Messages
7,775
Location
Oklahoma
That and new cars are simply expensive and most of us take better care of our current cars which equals longer miles. I just sold my '90 Cutlass with 201K. Like Ramblin Fever, "other" things were going besides the engine and that monetary total would not be worth it to take the chance on the car lasting a couple of years. I got stranded twice with it and that my friends, is not a very assuring feeling, so off it went. Plus, we had the "itch" to get another Accord.
 
Messages
1,357
Location
California, USA
While engines and bodies are lasting longer, automatic transmissions are not, and cost many times what they used to for repairs. BIg car and minivan transaxles are going out at well under 100,000 miles and the new CVT's are even worse. What amazes me is that so many change engine oil (even synthetic) at watefully short intervals, and ignore the $4,000 transmission. I think the main reason cars are kept in service longer is that new ones cost so much. A new Ford Falcon cost about $2,000. There was no big incentive to keep it on the road instead of replacing it. A $16,000 Civic is simply a bigger investment in entry-level transportation, even counting for inflation. It had better last longer.
 
Messages
1,904
Location
Bay Area, CA
I found this site because I was trying to figure out why my '95 Montero was not dieing. (160k miles). Now I find out that it is common for a vehicle to last so long. From this I have learned that I must be very careful on my next vehicle selection because I will be stuck with it so long:)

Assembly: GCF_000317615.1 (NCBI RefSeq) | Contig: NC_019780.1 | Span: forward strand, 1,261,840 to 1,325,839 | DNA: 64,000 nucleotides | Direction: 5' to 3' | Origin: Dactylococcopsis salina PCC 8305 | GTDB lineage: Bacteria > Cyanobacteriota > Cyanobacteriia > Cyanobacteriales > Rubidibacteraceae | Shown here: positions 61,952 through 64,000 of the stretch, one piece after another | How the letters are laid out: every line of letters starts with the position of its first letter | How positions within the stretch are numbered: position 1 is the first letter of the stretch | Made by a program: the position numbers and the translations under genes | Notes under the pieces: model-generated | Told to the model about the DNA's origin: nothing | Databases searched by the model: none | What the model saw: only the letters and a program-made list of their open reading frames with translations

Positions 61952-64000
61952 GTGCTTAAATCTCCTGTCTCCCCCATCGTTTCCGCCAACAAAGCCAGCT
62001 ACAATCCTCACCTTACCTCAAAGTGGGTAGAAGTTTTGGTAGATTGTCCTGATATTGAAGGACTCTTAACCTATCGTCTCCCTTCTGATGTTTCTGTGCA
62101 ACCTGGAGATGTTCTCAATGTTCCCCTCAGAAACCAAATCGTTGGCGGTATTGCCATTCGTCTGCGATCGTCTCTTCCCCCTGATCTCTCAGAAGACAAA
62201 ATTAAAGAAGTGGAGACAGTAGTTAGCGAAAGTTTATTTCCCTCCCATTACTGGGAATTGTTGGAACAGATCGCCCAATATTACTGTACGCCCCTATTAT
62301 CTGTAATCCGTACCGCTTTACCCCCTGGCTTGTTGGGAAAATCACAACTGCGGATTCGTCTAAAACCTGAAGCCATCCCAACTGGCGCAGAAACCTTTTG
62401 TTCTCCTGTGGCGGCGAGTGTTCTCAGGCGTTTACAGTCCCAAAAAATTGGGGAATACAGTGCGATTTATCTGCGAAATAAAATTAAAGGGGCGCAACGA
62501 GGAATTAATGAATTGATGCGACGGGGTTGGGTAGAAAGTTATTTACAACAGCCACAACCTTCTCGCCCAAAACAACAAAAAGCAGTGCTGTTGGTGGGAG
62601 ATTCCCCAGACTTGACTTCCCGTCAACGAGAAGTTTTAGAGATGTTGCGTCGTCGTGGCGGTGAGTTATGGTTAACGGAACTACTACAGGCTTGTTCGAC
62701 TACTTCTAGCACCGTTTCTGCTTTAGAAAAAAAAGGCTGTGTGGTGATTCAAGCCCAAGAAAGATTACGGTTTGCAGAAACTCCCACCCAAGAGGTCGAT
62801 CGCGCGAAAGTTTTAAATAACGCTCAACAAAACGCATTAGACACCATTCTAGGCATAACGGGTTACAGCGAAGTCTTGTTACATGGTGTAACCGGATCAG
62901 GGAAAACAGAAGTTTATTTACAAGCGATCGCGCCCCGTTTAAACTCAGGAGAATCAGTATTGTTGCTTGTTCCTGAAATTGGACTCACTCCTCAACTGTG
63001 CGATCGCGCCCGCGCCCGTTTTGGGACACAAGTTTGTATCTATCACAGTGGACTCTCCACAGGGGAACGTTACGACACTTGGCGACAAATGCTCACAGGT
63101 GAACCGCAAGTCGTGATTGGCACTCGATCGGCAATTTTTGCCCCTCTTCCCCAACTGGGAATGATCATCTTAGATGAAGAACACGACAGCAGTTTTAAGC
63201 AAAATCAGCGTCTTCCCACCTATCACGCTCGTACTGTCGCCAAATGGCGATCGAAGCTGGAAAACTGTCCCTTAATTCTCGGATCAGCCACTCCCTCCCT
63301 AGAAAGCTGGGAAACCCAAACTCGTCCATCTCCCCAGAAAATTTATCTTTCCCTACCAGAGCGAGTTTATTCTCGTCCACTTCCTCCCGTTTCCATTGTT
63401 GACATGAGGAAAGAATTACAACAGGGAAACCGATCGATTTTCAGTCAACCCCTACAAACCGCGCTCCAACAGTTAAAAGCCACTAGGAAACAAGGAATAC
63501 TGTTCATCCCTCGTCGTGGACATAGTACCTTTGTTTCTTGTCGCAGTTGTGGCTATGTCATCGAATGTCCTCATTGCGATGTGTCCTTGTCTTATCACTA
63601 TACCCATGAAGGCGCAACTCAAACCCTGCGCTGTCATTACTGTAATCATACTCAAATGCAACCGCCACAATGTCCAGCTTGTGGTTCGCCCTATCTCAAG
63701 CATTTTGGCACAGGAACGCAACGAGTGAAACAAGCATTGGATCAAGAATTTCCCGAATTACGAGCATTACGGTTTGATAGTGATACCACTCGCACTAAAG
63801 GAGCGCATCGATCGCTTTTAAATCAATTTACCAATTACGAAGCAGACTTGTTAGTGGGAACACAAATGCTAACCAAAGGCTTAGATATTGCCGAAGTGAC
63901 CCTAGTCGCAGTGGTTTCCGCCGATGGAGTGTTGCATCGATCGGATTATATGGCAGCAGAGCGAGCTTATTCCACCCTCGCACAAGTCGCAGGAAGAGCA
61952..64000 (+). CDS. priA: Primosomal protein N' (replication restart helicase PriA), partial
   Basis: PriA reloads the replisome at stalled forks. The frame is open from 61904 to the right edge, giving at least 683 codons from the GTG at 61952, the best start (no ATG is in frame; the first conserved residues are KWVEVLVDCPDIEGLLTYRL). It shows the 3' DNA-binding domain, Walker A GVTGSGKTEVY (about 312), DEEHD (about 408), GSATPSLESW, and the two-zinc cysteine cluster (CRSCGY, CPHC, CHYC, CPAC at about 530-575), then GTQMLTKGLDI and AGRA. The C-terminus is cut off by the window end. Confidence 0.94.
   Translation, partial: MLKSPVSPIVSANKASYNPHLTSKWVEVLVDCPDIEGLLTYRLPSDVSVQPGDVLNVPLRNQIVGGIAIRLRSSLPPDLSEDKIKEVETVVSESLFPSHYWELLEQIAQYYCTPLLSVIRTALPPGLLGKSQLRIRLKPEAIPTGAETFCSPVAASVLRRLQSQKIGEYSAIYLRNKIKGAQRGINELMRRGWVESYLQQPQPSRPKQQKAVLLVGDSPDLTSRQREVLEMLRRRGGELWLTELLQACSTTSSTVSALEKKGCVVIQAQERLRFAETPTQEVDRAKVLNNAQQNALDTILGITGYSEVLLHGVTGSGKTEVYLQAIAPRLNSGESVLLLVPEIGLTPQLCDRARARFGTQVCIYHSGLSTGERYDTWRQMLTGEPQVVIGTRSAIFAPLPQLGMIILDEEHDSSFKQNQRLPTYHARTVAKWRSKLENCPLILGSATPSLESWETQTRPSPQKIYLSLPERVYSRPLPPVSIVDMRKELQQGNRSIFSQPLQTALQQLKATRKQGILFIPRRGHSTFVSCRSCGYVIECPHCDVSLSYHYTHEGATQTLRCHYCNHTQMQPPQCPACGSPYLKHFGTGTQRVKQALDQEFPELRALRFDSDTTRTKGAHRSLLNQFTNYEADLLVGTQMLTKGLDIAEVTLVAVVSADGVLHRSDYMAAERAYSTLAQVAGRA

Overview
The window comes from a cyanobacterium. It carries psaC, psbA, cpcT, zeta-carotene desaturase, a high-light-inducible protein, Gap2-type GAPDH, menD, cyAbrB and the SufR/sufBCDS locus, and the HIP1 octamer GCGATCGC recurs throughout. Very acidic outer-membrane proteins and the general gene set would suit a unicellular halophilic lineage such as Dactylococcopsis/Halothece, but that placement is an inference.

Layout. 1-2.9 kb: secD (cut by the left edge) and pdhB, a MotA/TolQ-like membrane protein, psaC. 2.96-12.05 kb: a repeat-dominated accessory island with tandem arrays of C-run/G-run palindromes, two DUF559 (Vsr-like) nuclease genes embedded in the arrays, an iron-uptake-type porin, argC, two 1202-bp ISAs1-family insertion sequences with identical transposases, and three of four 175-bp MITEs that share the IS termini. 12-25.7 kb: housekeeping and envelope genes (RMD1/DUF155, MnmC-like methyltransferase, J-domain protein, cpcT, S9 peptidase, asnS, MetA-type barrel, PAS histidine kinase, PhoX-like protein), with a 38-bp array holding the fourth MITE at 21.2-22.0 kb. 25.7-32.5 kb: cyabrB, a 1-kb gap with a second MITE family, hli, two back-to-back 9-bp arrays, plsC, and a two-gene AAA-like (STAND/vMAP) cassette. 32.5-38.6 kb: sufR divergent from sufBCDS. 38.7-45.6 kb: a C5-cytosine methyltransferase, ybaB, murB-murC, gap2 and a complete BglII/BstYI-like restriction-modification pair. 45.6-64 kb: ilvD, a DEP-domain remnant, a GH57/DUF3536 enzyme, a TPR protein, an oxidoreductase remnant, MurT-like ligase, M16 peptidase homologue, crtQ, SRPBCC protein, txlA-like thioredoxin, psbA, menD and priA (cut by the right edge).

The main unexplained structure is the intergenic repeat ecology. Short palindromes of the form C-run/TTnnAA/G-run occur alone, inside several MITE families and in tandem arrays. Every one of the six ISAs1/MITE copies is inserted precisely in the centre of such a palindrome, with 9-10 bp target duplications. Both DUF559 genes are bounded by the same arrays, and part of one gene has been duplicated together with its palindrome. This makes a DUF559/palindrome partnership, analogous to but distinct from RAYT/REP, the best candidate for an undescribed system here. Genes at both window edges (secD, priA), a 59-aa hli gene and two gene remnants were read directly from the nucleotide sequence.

Messages
2,698
Location
Silicon Valley
"The report found that, in terms of years, passenger cars are lasting longer, while SUVs and other light trucks are not running as long as before." Then the title of the article should be "Cars Lasting Longer, Trucks Lasting Shorter." Hello, Editor? PS. Does anyone else think Pat Goss is a goober?
 
Messages
36,414
Location
ME
I want to know where the other 31 percent of unregistered light trucks made in the last ten years are. That's a huge number. I had a hard time finding 14 year old dodge dakota parts in the junkyard. Maybe I live in the only practical corner of the country. Or maybe trucks have so much metal they're worth crushing immediately. [I dont know]
 
Messages
4,378
Location
Camas, WA
"Among SUVs, pickups and vans, it found that 69 percent of all 10-year-old light trucks are still being driven. The 1995 study found that 81 percent of all 10-year-old light trucks were still in use." I'll guess that SUVs are dragging the average down.
 

Kestas

Staff member
Messages
13,945
Location
The Motor City
quote:
Or maybe trucks have so much metal they're worth crushing immediately.
There's some truth to that. Ever since China has come on board and raised the price of scrap four-fold, there's been a lot of wholesale clearing of salvage yards here in America for the metal. I've heard anecdotes where some salvage yards have been completely cleaned of all metal.
 
Messages
2,837
Location
MO
Over yonder 'cross the holler if ye looks real close you will see the trusty rusty 1978 Toyota pick-em-uo I sold to Ezekial a couple years ago. Critter still operates. Rust? Yeah, but, not bad enuff for safety issues and Ezekial, being the handy chap he is, took steps to keep that rust from causing any safety issues. I'm surprised the overalls-wearing lad hasn't used that Toyota to plow the lower-40. Mighty fine truck that will likely outlast me.
 
Top